True hospitality, I’ve learned, seeks only to serve. The spiritual practice of hospitality is kind of about invisibility–getting yourself out of the way so others might encounter God. It’s not about enforcing codes, rules, stipulations and locking the doors of Heaven until everyone has met our requirements. We’re our brother’s keeper, not Heaven’s gatekeepers.

Jesus has already unlocked the door and flung wide the gates of Heaven. All we need to do is welcome people in.

Falling in love with all the wrong things for all the wrong reasons; aka Breaking Up With Cookie Butter Is Hard to Do

I have a tendency for falling in love. Take Cookie Butter, for instance. Just writing the word cookie butter makes the back of my throat ache. We had such a love affair, me and cookie butter. I thought we’d last forever. Alas, cookie butter was the slippery slope that led me into overeating for a whole year. I guess you could say it was a one-sided love affair. I loved Cookie Butter but I didn’t love what Cookie Butter did to my hips and thighs.

This is my problem, see. I don’t just fall in love with things. I fall HEAD OVER HEELS in love with things.

Something sparks my intrigue and suddenly, I’m gripped by the illusion that This New Manifestation of Love is going to be My Everything (it never, never, never is). I’ve chased everything from friendships to scrapbooking to sewing to margaritas. And also, Cookie Butter.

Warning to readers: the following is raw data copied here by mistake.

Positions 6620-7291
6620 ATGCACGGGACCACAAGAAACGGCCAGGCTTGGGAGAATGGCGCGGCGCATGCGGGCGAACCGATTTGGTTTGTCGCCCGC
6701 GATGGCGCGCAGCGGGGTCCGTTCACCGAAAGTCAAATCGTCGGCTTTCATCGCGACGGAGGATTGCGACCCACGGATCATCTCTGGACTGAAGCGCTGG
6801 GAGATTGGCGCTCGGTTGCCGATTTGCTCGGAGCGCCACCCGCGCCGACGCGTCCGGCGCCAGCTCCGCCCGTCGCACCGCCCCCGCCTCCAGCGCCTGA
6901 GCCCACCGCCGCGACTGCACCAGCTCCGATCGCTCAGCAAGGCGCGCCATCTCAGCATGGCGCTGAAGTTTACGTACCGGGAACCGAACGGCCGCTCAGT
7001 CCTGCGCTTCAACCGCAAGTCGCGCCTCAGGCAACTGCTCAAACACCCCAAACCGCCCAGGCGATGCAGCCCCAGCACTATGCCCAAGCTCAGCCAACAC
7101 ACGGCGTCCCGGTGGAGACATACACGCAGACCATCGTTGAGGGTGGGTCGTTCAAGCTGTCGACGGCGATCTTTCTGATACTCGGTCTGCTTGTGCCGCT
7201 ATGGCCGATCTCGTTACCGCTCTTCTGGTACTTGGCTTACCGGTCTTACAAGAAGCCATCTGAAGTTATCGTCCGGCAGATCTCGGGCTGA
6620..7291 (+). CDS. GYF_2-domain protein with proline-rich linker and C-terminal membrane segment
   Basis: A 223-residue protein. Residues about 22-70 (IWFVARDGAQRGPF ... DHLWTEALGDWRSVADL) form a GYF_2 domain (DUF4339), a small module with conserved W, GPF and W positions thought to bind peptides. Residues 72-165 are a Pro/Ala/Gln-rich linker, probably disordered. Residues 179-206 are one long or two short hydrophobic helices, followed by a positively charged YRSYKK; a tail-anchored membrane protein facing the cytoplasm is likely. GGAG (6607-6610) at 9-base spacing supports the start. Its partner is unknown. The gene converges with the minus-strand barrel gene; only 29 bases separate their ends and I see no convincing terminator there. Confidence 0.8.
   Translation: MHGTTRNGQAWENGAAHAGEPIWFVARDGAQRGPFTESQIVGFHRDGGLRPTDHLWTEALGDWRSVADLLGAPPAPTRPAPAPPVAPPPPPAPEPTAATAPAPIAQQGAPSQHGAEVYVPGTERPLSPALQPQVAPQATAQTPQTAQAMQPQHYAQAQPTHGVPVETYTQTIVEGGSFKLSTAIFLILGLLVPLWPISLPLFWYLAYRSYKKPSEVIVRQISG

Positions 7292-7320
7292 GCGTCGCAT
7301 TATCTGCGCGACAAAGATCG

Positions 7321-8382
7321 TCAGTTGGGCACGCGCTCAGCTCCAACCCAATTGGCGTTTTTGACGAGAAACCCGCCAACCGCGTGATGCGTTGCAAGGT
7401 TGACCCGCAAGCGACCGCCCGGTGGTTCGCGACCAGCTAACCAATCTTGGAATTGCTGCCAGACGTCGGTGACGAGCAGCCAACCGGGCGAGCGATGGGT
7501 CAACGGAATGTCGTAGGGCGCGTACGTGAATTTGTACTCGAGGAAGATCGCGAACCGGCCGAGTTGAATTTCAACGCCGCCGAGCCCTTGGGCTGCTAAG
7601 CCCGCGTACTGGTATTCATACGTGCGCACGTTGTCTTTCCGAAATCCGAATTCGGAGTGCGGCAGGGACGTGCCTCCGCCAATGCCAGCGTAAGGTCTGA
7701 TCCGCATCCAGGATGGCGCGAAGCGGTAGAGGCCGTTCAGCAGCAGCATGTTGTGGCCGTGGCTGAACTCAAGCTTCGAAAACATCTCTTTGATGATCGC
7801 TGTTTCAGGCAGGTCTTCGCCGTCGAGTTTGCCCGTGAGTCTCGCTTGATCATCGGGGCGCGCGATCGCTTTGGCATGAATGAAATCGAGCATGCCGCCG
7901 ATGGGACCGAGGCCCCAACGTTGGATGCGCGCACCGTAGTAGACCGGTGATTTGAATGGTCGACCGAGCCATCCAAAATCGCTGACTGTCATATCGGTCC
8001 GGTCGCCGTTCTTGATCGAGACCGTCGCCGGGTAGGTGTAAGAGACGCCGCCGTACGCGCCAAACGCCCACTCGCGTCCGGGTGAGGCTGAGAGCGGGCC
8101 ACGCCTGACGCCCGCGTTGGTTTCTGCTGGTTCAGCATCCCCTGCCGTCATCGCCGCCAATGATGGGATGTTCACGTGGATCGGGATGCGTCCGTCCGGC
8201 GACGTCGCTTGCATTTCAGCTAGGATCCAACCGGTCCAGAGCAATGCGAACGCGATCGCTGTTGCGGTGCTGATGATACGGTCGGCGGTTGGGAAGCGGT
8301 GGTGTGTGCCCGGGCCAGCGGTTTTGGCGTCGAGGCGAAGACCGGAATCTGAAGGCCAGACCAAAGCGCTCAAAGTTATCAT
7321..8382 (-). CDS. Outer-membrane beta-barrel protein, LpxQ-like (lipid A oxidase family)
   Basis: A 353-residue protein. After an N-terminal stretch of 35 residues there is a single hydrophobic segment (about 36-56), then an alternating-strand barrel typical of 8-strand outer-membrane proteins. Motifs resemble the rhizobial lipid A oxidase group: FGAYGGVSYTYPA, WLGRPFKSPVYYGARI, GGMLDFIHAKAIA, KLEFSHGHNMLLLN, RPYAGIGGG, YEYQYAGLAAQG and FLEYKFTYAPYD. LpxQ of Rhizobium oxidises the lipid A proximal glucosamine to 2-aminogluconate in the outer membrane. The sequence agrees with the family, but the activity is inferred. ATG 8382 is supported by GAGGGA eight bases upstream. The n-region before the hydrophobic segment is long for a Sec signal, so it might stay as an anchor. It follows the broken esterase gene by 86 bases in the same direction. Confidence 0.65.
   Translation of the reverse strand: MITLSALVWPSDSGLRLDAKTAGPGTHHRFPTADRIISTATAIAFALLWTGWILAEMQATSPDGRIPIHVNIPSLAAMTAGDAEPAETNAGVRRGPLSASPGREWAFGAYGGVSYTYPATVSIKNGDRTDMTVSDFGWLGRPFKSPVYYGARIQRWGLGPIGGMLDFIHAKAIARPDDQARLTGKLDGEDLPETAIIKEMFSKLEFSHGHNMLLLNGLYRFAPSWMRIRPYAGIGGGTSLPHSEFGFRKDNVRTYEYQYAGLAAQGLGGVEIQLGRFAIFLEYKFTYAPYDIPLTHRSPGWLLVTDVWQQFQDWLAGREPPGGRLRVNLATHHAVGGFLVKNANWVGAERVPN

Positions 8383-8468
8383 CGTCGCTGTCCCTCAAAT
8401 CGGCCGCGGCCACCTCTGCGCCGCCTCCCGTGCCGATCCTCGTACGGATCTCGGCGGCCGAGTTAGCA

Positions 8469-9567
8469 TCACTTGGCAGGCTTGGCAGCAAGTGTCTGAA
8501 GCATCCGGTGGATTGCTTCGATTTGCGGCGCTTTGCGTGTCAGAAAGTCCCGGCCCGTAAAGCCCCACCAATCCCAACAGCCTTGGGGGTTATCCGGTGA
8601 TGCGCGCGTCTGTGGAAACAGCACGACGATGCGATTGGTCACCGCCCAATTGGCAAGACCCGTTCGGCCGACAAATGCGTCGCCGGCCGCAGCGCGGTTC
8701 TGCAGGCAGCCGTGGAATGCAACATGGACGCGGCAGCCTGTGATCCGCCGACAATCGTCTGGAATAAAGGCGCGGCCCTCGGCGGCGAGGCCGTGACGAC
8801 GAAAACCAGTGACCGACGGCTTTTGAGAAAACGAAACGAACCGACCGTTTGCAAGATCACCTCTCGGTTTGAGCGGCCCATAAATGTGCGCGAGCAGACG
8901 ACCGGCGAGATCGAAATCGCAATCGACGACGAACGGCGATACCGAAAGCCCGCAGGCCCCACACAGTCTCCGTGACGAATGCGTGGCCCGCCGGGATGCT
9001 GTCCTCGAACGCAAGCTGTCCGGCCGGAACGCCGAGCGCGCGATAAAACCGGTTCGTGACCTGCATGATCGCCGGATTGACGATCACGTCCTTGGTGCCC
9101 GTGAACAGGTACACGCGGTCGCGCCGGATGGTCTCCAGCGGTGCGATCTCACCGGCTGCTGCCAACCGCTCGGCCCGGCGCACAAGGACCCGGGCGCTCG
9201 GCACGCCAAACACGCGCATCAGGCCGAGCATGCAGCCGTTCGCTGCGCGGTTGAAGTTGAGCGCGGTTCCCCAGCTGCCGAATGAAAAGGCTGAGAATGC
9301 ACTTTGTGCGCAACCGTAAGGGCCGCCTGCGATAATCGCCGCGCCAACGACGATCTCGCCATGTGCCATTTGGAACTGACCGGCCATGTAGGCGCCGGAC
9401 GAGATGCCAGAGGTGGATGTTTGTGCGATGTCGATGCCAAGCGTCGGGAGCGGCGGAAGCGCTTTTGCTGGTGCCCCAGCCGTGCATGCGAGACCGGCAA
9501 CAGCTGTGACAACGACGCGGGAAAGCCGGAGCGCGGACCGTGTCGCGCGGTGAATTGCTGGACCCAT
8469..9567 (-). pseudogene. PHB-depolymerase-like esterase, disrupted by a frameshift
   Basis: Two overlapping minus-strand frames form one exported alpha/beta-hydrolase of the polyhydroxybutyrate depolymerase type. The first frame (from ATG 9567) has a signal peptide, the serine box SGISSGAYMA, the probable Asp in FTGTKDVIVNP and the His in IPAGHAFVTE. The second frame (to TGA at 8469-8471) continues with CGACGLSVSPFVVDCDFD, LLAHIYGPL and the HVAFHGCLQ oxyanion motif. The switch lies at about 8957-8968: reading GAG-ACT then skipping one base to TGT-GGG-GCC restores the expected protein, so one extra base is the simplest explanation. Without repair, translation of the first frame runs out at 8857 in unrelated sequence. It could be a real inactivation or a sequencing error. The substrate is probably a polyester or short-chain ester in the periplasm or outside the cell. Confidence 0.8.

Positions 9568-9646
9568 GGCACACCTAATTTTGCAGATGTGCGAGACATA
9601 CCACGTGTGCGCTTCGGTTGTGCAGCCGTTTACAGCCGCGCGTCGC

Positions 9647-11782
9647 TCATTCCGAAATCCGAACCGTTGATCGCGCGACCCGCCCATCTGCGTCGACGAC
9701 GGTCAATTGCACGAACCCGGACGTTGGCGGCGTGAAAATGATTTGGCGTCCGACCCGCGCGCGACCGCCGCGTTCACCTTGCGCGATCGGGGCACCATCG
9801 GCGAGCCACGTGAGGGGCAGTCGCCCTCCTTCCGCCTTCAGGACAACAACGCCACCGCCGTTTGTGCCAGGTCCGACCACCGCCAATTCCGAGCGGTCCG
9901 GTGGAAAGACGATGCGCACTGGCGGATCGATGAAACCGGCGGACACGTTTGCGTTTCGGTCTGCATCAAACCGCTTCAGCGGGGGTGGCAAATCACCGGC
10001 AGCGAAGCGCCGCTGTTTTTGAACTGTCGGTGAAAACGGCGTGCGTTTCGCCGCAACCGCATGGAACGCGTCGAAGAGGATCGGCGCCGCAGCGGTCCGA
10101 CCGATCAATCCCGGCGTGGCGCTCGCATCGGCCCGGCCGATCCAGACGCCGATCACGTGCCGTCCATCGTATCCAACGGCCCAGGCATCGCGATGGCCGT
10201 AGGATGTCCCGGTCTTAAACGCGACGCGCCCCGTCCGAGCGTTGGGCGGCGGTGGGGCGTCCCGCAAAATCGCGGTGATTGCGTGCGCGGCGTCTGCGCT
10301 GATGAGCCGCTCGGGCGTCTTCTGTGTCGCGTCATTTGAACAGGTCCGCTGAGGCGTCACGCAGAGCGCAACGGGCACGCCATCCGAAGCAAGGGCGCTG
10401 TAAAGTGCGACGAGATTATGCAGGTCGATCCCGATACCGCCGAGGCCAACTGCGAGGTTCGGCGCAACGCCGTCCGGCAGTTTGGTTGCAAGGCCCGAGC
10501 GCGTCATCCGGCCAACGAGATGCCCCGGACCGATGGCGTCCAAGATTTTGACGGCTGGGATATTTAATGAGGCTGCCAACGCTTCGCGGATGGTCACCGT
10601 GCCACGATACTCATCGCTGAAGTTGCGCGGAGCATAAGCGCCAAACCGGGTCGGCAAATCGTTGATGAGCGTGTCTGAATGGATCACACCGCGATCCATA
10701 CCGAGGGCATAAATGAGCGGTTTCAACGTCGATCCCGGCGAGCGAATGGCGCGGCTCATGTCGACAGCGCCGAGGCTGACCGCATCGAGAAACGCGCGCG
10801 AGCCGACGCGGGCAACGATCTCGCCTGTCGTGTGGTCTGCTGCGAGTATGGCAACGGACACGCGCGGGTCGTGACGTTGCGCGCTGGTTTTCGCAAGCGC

Still, the only way I can quit my obsession is seeing it for what it is. Then, I don’t want it anymore. I mean, I want it. But I don’t waaaaaant it. With Cookie Butter, I finally stepped on the scale and Shakira is right: hips don’t lie. I broke up with Cookie Butter that very day.

I wonder if this is how sin works, too. As one of the old saints once said: When sin ceases being pleasurable, people stop sinning.

I love this perspective because so often I forget why I sin in the first place: not because I’m a bad, horrible, inherently evil person. I sin because sin is pleasurable. Because sin feels good.

Sin is pleasurable in the way Cookie Butter is pleasurable. It is instant gratification. By contrast, virtue looks like a plate of raw kale.

Which is to say, all the abstract threats of Hell and judgment dim in comparison to the immediate rush of pleasure from a very real, very now sin.

I think this is why parents seek to scare their kids away from sin by talking about how IT WILL RUIN YOUR LIFE FOREVER. We use these hyper-scary threats in an attempt to protect them from certain heartbreak, destroyed health or financial ruin. And, I mean, these scary things are often true. Drugs can ruin your life. Promiscuous sex can permanently damage relationships. Gambling can result in bankruptcy. Overeating can result in ruined health.

But even when we know the right thing to do, why don’t we do it? I think it’s because shame is not a longterm catalyst for change. We can shame and threaten people but that will only result in possible short term, behavioral modification.